The Geert Wilders Works (2005-2008)
The first time I stood in front of a judge was in 2007, when Geert Wilders, leader of the Dutch ultranationalist Freedom Party (PVV), filed charges against me for “threatening a Dutch member of parliament with death.”
In 2005 I had made my first artwork: a series of installations and displays, including photos of Wilders, tacked upon trees, surrounded by candles, teddy bears, and white flowers. Over the course of several weeks I had anonymously realized over twenty of those works in the cities of Rotterdam and The Hague. At the time, I considered anonymity a precondition for challenging the function of art outside the framework of a gallery or museum.
Nowadays, Wilders is a notorious politician, well known even outside of the Netherlands, but at the time, his rise had only just begun. At first, the manifestation of the populist right seemed to have found a sudden end when politician Pim Fortuyn was murdered by an animal rights activist in 2001. But in 2004, filmmaker and polemicist Theo van Gogh was killed by a self-proclaimed Islamic radical, Mohammed Bouyeri, member of what the Dutch state considered the terrorist “Hofstad Group.” Van Gogh had collaborated with liberal-conservative MP Ayaan Hirsi Ali on a film pamphlet entitled Submission (2004) criticizing the “subjected” role of women within Islam. Bouyeri had wanted to kill Hirsi Ali, but she was already permanently surrounded by bodyguards. Van Gogh, however, had refused that kind of protection. He considered himself the “village fool,” and was convinced that no one would care to kill the joker of Dutch society. Bouyeri thought otherwise, and used the body of Van Gogh to assault Hirsi Ali's. Bouyeri shot Van Gogh as he was driving on his bike through Amsterdam and subsequently stabbed a letter to Hirsi Ali on his body with a knife.
The history of ultranationalism in the Netherlands moves from one dead body to another. The slain body of Fortuyn in 2001 related to that of Van Gogh in 2004. Van Gogh had been a friend of Fortuyn, and Fortuyn had asked him to become a minister of culture in his future government. Van Gogh, in his turn, was friends with Hirsi Ali, who sided with Geert Wilders in the same liberal-conservative party. The death of Van Gogh radicalized Wilders and made him leave his party in order to establish his own Freedom Party, which took an extremist stance against what he termed the “Islamization of society.” For him the dead body of Fortuyn, referring to Van Gogh's, symbolized a substantial and constant threat to the European values, which he considered to be rooted in Judeo-Christian and humanist culture. The “barbaric” assault on fortress Europe by cells of Muslims (while noting that Fortuyn, despite his strong stance against Muslims, had actually not been killed by one) in the guise of average citizens, needed to be stopped, resulting in a series of proposals by his party ranging from a ban on the building of mosques, the prohibition of the Quran just like Hitler’s Mein Kampf, banning headscarves from public transport, creating a Guantánamo Bay-modeled prison in the Netherlands and pre-emptively bombing Iran. As a result of these proposals, the threats previously made to the body of Van Gogh transposed to Wilders': from 2004 onward, the politician reported receiving daily death threats and has worked under twenty-four-hour bodyguard protection ever since.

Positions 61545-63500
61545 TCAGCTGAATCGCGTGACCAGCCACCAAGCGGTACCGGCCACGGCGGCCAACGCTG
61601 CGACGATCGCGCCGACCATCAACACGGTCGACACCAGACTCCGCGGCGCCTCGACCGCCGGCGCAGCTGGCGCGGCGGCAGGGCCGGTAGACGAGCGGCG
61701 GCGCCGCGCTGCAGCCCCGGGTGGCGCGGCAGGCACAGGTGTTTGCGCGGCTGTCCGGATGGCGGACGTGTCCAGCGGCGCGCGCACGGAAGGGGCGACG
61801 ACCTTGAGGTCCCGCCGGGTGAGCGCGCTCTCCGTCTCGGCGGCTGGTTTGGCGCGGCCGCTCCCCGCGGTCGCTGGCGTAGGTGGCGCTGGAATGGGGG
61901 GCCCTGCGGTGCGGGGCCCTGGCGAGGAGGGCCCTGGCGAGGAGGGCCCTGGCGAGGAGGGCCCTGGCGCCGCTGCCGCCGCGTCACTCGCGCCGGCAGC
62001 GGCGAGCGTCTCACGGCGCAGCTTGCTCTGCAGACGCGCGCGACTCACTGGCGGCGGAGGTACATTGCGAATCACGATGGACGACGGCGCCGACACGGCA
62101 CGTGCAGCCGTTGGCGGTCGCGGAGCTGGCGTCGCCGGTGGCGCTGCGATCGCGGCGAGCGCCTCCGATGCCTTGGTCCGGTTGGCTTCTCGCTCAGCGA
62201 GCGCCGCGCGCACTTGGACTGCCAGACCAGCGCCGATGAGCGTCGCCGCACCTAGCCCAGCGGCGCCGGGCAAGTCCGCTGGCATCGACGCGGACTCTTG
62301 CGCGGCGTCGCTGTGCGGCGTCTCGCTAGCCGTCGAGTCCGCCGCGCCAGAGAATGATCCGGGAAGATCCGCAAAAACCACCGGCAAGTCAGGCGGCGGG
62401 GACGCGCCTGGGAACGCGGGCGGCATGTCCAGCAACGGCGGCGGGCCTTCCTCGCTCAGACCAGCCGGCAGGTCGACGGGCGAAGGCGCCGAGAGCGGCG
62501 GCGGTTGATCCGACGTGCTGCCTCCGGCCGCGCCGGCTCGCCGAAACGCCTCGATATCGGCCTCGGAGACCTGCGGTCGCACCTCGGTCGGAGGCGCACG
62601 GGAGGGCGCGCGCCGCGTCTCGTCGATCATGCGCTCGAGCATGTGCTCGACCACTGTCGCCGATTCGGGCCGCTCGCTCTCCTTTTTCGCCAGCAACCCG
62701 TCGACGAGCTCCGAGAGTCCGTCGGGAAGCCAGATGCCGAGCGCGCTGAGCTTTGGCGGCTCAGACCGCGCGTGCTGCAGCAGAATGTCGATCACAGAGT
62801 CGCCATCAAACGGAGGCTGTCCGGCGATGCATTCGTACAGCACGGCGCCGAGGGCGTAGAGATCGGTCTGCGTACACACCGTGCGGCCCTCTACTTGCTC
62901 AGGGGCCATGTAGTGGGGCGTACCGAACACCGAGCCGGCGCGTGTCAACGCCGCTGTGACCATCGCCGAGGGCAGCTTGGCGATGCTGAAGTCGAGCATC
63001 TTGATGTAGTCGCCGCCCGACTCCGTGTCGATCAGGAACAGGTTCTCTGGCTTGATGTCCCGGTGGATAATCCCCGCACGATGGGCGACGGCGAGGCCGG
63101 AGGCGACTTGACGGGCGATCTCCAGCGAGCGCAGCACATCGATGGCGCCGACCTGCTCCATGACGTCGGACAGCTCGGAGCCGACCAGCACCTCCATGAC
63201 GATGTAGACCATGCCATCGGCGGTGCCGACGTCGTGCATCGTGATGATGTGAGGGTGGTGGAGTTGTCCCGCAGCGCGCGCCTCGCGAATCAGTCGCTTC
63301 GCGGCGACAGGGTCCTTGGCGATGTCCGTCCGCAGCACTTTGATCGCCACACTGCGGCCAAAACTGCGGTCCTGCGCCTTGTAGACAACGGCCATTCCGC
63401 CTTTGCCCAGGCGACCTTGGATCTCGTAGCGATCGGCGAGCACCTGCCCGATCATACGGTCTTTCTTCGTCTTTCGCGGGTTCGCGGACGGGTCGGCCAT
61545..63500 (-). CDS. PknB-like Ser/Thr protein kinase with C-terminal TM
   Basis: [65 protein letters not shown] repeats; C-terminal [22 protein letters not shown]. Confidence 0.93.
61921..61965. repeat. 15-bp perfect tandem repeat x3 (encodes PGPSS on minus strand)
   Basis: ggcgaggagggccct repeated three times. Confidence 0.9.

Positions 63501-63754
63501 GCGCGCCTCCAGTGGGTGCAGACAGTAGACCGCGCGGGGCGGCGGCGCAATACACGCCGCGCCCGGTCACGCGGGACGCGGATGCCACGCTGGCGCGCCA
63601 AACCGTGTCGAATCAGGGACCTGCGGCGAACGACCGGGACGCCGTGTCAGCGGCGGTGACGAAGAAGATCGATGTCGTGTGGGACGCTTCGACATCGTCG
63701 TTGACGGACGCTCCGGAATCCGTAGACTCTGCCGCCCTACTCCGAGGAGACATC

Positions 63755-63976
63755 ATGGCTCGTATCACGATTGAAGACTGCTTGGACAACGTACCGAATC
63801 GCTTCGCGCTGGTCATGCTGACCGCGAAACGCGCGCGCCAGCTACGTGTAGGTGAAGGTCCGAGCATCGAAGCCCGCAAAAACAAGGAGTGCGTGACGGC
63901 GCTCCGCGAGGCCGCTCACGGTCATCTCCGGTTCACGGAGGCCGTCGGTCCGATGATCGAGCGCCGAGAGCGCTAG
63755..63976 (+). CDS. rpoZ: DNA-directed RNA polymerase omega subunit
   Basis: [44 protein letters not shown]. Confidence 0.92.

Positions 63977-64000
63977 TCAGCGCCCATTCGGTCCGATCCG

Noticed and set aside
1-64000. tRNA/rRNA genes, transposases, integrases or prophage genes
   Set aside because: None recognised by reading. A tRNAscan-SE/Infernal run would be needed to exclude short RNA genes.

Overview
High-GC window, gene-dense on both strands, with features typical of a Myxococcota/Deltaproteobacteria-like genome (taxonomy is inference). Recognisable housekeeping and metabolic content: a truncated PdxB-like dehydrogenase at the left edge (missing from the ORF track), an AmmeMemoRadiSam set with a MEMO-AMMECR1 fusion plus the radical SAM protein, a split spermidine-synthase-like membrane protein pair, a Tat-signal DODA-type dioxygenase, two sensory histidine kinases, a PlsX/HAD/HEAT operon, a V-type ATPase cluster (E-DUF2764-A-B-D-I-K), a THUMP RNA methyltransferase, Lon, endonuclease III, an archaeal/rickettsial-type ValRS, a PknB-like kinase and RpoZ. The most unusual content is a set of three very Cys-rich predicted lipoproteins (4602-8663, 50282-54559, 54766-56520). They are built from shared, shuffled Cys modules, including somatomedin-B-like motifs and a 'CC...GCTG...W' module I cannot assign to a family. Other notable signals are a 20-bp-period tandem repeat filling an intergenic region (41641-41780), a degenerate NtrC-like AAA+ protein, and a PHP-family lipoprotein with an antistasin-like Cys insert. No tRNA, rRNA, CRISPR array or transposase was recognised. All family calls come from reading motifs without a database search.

In essence, the politics of Wilders is based on the externalization of an individual threat. Because Wilders feels threatened, he proclaims himself to be the evidence of a threat that concerns the whole of society; the entire European continent even. Because he speaks up for what he considers to be enlightened values and is faced with potential murder, so is the rest of society. Here, the personal becomes political in the most reactionary way possible. The body of an individual is totalized into a collective one: a collective that can only experience this threat through the body of their political leader, not through their own.
Wilders lets no occasion go by without referring to the bodies of Fortuyn and Van Gogh in relation to his own threatened body, and even in live television debates, when he is criticized by oppositional voices, he refers to his bulletproof suit: his body is threatened, and that of the opposition is not. That means that Wilders embodies the truth of the potential decay of Western society, whereas his opponents are merely living a privileged and fragile freedom for which he himself is sacrificed (and not once, but permanently, because he never actually dies). If they dared to see the truth of Islamization, Wilders reasons, then they, too, would turn into bodies evidencing the truth that has been already incarnated into his own: the truth of being a living dead.
As a result, Dutch newspapers by now openly speculate on Wilders' future death. In essence, his message has become common sense: everyone already considers him a dead man, they just await the moment of its official announcement. But the difficulty of the living martyr Wilders is that he does not actually die, he just keeps on living. This turns him into a zombie-like presence: the one we expect to die but never does, thus becoming a terrifying and haunting figure of our political realm.